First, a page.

Meeting Cypriot leaders, pope urges dialogue for peace, care for migrants
Sympathizing with the Cypriot government and citizens feeling overwhelmed by an influx of migrants and refugees, Pope Francis urged them to remember their history as a crossroads and meeting place of people of different cultures and traditions.
After a private meeting with Cypriot President Nicos Anastasiades Dec. 2, the pope told government officials and civic leaders that he saw his trip as a visit to “an island that, down through the centuries, has not isolated peoples but brought them together; to a land whose borders are the sea.”
“You are an open door, a harbor that unites,” he said.
Since late 2018, Cyprus has received more asylum-seekers per capita than any country in the European Union, in addition to hundreds of foreign workers. Especially with economic difficulties and a drop-in tourism because of the COVID-19 pandemic, many people on the island are struggling.
Arriving at the presidential palace, Pope Francis paid homage to the late Archbishop Makarios III, the head of the Orthodox Church of Cyprus, who became the nation’s first president in 1960 and is still honored as the “father of the nation.”
“Makarios” in Greek means “blessed,” and the pope invoked the archbishop’s name to speak about the Eight Beatitudes as “the compass that, in every latitude, indicates the routes that Christians must take in the voyage of life.”
“Everyone can be ‘blessed,’ and blessed are above all the poor in spirit, those who have experienced suffering in their lives, those who live in meekness and mercy, all those who, without pretense, practice justice and are peacemakers,” the pope said.
When people live the beatitudes, he said, “the Gospel becomes youthful and fills society with fresh hope.”
But he acknowledged that it is not easy — either with the newer wave of migration or the decades-old problems of a literally divided island. Turkey is the only country in the world that recognizes the northern third of the island as the Republic of Northern Cyprus. Since 1974, U.N. peacekeepers have patrolled a buffer zone between the two parts of the island as U.N.-brokered negotiations continue to falter.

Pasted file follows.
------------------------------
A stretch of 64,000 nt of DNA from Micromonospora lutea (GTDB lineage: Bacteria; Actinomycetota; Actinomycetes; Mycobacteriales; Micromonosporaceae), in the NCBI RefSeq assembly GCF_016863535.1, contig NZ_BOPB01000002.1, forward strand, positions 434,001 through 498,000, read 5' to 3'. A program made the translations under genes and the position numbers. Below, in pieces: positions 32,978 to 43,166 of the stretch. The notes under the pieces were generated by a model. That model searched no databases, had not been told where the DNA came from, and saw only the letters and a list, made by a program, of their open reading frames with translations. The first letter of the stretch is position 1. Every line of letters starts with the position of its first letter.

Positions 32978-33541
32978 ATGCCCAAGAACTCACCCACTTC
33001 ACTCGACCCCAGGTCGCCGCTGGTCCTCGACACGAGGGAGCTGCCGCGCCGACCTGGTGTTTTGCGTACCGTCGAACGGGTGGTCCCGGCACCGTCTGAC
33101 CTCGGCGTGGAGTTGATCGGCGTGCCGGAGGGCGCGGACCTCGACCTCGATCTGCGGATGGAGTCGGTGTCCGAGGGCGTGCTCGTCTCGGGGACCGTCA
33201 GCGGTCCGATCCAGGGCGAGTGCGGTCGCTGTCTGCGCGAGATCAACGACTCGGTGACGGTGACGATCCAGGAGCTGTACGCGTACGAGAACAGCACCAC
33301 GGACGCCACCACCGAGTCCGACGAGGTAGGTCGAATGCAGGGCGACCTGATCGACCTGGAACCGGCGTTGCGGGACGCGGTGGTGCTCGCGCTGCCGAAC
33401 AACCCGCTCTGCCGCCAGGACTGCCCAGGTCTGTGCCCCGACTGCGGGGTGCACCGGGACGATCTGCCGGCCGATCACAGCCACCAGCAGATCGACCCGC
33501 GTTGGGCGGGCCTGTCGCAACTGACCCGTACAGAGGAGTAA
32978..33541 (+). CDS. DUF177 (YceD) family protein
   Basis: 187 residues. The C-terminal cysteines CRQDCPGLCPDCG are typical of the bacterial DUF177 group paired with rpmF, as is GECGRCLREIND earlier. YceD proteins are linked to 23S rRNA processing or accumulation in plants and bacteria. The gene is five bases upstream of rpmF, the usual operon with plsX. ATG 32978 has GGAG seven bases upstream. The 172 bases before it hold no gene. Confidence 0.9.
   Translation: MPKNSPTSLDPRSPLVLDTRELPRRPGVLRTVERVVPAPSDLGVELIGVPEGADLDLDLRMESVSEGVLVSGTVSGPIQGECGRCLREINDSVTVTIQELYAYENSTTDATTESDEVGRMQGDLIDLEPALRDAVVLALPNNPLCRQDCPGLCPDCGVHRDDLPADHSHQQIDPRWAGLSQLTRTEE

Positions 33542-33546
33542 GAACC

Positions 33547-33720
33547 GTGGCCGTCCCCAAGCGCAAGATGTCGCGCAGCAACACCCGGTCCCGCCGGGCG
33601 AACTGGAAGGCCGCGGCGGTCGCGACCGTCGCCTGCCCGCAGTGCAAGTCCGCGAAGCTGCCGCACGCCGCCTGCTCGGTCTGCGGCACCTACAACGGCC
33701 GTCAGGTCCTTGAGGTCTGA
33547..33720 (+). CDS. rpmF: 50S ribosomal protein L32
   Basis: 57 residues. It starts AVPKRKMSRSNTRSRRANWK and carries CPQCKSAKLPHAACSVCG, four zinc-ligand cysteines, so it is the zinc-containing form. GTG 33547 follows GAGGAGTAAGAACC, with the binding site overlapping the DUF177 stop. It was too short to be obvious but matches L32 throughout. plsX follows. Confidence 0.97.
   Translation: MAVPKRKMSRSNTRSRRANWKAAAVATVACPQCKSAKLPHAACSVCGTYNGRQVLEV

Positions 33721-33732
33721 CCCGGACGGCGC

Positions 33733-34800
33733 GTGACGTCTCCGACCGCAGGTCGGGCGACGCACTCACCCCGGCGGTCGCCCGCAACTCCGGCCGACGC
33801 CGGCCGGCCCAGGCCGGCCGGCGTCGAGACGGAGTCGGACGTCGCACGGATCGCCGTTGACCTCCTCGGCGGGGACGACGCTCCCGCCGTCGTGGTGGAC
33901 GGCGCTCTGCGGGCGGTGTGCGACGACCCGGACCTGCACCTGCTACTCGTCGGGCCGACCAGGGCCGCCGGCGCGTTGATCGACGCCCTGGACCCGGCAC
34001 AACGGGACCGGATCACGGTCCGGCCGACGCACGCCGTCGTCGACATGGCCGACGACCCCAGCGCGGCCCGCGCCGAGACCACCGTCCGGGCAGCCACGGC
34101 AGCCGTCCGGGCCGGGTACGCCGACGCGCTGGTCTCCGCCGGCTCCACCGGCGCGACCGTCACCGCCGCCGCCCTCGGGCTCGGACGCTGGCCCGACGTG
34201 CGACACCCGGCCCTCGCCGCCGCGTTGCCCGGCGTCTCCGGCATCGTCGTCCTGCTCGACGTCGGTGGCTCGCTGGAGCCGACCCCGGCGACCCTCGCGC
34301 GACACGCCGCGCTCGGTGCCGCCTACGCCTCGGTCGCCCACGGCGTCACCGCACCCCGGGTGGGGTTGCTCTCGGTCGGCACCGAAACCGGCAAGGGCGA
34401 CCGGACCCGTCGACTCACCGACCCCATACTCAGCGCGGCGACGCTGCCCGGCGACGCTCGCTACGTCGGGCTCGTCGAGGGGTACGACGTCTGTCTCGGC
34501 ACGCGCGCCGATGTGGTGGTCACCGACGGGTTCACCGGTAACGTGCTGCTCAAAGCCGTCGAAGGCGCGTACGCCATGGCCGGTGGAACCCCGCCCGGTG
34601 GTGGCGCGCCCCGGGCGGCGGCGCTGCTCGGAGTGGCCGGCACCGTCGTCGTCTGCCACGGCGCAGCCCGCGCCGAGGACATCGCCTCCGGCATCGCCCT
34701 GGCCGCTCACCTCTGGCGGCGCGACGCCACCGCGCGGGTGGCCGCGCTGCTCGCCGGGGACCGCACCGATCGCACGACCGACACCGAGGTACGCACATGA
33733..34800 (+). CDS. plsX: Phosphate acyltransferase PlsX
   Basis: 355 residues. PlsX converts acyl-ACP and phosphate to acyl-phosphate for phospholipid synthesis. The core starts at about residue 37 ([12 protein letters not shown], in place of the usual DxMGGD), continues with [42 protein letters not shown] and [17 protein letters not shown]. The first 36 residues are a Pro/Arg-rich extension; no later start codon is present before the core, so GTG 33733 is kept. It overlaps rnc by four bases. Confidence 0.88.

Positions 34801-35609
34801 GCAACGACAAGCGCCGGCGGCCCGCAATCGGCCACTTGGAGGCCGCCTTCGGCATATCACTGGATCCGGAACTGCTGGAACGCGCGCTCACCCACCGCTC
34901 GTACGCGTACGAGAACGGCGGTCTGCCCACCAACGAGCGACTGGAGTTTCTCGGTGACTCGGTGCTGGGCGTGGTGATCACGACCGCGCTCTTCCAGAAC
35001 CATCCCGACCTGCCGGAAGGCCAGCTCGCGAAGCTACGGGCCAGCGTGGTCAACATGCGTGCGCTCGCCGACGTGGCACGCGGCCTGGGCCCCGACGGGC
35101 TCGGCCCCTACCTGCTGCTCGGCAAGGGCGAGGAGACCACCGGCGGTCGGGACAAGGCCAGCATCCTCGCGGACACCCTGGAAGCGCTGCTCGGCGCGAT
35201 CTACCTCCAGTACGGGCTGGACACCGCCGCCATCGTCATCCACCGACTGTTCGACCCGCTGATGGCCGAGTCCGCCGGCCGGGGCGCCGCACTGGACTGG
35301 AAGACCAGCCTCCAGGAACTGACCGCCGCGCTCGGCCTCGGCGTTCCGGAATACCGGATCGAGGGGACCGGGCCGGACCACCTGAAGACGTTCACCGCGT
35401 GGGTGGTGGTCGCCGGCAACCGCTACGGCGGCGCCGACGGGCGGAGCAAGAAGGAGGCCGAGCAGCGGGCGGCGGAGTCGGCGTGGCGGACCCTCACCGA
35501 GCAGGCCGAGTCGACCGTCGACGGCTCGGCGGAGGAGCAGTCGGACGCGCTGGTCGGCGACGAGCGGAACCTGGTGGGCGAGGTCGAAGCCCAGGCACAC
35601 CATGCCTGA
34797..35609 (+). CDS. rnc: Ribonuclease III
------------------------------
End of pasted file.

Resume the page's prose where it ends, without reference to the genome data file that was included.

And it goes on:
Pope Francis called Cyprus “a pearl of great price in the heart of the Mediterranean,” but also noted that pearls form only after a grain of sand or other irritant enters an oyster, and that the process takes time.
Anastasiades told the pope that the new migrants to Cyprus are not the only people who have been uprooted from their homes; thousands of Cypriots, especially Christians, whose roots are in the north, have been unable to return to their homes, he said.
And, while not explicitly blaming Turkey, as some people do, for allowing migrants to enter the European Union by crossing the sea to Cyprus, the president spoke of “large flows of illegal immigrants through the occupied territories” and acknowledged “we have encountered countless difficulties in their management.”
“It is for this reason that we would like to express our gratitude as a state for your initiative to transfer 50 immigrants from Cyprus to Italy,” Anastasiades said.
Matteo Bruni, director of the Vatican press office, declined Nov. 30 to comment on reports that the pope was making such arrangements, and Bruni was not available during the pope’s meeting with the president. News reports, however, said the immigrants would arrive in Italy in the weeks following the pope’s visit.
More than helping Cyprus, Anastasiades said, the pope’s “symbolic initiative” sends a message to the member countries of the European Union that they must do more to help the countries on the front line of immigration and to help those seeking safety and a better life for themselves and their families in Europe.
Speaking after the president, Pope Francis told the Cypriot leaders that he prays for peace on the island and a healing of its division.
The only way forward is dialogue, he said. “We know that it is no easy road; it is long and winding, but there is no other way to achieve reconciliation.”
— Cindy Wooden